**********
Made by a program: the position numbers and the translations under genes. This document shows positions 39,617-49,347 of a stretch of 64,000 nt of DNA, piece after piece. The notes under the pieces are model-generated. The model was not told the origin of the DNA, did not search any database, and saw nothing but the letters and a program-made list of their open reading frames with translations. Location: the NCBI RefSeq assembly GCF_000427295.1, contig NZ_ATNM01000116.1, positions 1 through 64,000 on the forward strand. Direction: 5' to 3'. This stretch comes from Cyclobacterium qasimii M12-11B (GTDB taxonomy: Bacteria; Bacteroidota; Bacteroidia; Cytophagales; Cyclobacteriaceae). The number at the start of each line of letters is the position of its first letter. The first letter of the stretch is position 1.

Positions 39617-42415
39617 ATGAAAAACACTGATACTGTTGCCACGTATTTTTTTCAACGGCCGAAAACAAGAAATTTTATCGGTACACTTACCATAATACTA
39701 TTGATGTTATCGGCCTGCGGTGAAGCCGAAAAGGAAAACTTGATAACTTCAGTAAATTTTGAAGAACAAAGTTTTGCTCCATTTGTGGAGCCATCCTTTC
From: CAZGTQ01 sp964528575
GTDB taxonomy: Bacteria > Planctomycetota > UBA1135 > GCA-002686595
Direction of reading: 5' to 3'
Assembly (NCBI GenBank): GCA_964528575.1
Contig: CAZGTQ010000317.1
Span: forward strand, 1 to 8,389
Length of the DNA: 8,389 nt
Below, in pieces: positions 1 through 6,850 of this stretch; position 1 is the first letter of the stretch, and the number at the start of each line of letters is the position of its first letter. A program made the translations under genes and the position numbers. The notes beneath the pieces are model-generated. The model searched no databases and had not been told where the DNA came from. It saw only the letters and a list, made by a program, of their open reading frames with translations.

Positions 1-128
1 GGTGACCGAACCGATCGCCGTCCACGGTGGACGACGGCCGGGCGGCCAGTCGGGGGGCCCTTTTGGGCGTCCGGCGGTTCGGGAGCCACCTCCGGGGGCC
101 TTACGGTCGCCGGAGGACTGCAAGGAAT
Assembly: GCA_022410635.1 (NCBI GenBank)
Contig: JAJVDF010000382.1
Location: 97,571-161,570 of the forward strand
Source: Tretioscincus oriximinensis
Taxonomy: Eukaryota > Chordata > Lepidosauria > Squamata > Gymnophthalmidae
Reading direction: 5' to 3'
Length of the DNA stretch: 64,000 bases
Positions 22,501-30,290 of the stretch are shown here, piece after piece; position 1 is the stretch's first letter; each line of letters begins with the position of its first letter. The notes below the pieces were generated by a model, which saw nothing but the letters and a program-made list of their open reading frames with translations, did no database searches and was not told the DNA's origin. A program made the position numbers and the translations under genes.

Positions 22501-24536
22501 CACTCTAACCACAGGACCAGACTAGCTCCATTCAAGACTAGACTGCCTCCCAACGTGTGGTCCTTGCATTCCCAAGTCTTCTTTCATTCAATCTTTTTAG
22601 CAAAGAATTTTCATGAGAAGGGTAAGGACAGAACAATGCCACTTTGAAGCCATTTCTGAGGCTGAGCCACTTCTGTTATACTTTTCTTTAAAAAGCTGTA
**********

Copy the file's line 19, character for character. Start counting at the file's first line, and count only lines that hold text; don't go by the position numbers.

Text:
Source: Tretioscincus oriximinensis